There is another problem with impact factor. It's supposed to be a way to measure how many people see an article, simply put in concept, how many views per article a journal has. However, some journals increase the denominator and thereby lower the factor just by publishing more articles. The Journal of Biological Chemistry is a great example that comes to mind. I would happily make a career of publishing in JBC a couple times a year for the rest of my career. It is a first rate pub, but it's impact factor will never approach that of Nature, or Cell because (among other reasons) it publishes a much larger number of articles per issue.

  7. #7
    Senior Member Moe's Avatar
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    So sad, nothing left to do about it than go hide back in the 'safe space' alone playing with play-dough drink hot cocoa n cry about it... keep donating money to foundations that will take care of it driving Ferraris...
    Last edited by Moe; 08-22-2018 at 10:12 PM.
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  8. #8
    Quote Originally Posted by cutterjohn View Post
    There is another problem with impact factor. It's supposed to be a way to measure how many people see an article, simply put in concept, how many views per article a journal has. However, some journals increase the denominator and thereby lower the factor just by publishing more articles. The Journal of Biological Chemistry is a great example that comes to mind. I would happily make a career of publishing in JBC a couple times a year for the rest of my career. It is a first rate pub, but it's impact factor will never approach that of Nature, or Cell because (among other reasons) it publishes a much larger number of articles per issue.
    I've thought along similar lines. I'd gladly just blog about my studies and let the world judge if it wasn't career suicide.

  9. #9
    Senior Member Oddity's Avatar
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    Quote Originally Posted by cutterjohn View Post
    You're not wrong.

    To what extent do you believe non-scientific bias influences/contaminates the publication process? E.g. Financial influences (review scientist X wants to keep getting grants for theory Y, so they poo-poo on a competing theory's potential publication; or influences related to having staked, or gained, a significant reputation for theory Y that they safeguard via biases in the review process) Perhaps overtly or maybe unconsciously so. Being a lay-person I've wondered the extent to which certain aspect of "human nature" geared toward 'self-preservation' are competing with the purported 'objective process' of inquiry espoused in the scientific method, when it comes to supporting other people's work. Common? Uncommon? Big problem? Little problem? No problem?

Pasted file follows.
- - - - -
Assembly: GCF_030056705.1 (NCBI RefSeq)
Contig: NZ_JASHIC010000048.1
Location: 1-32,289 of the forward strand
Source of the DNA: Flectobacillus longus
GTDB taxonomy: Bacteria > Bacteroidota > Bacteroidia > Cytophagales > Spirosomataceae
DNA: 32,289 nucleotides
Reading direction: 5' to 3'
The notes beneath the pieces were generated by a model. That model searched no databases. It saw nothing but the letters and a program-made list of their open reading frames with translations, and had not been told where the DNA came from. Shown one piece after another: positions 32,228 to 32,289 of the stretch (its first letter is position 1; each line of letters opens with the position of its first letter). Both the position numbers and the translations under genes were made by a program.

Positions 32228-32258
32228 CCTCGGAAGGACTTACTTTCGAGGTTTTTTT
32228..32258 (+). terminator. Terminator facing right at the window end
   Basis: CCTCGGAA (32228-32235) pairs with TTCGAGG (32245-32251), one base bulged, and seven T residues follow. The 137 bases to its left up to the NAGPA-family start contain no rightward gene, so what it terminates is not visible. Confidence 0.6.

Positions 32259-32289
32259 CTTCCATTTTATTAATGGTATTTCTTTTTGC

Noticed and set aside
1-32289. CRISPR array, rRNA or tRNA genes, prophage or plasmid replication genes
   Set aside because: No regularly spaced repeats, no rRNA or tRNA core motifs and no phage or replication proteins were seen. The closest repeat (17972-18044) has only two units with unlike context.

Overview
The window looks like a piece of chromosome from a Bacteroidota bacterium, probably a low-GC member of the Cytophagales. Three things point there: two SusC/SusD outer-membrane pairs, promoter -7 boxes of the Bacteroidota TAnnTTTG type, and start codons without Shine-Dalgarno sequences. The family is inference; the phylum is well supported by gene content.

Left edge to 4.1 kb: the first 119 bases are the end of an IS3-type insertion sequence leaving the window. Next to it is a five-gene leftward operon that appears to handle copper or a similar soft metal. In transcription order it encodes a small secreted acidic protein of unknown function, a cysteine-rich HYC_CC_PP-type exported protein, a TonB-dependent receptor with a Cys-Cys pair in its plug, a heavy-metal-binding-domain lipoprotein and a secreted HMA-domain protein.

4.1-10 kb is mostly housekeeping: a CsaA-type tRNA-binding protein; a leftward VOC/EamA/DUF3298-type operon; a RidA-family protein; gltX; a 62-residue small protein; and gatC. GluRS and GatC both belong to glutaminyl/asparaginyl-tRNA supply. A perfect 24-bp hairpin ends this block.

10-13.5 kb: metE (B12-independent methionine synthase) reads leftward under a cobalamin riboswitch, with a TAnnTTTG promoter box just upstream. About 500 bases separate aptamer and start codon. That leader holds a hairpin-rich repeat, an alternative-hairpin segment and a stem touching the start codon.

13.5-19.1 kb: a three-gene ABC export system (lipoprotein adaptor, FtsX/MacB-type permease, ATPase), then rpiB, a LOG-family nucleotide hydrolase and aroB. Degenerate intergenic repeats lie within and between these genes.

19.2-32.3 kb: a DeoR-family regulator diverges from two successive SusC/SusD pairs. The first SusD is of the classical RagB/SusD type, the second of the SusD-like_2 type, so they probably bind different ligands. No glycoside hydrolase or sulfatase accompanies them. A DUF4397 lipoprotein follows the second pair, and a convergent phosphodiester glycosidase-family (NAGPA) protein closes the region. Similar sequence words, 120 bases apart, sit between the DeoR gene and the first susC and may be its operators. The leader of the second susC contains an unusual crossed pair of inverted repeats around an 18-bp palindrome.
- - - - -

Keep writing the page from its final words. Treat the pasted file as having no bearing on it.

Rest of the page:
"If you only know your side of an issue, you know nothing." -John Stuart Mill, On Liberty

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  10. #10
    Quote Originally Posted by Oddity View Post
    To what extent do you believe non-scientific bias influences/contaminates the publication process? E.g. Financial influences (review scientist X wants to keep getting grants for theory Y, so they poo-poo on a competing theory's potential publication; or influences related to having staked, or gained, a significant reputation for theory Y that they safeguard via biases in the review process) Perhaps overtly or maybe unconsciously so. Being a lay-person I've wondered the extent to which certain aspect of "human nature" geared toward 'self-preservation' are competing with the purported 'objective process' of inquiry espoused in the scientific method, when it comes to supporting other people's work. Common? Uncommon? Big problem? Little problem? No problem?
    This is a good question with a complex answer. The short answer is all the time. The slightly longer answer is that it depends on the person reviewing the manuscript or grant application. There is definite assassination of competing theories going on, but usually not for financial gain. Usually it's the usual human motivation of shouting down the ideas one thinks are wrong because one is sure one is right. There is also reputation bias. Investigators who are big in a field have a leg up for funding over those who are young and new. My mother even had to deal with blatant chauvinism in her day. These are big problems, but there are also mechanisms to mitigate them. For instance, when you submit an article or a grant, you can recommend reviewers who you believe are most qualified to judge your work, and you can specifically exclude those who you think will be biased against you or have conflict of interest. There are also appeal mechanisms. For journal submissions, you can also just go to another journal. In the end, I still believe good science will get out, but it may take way more effort than it should and get less recognition than it should in some cases.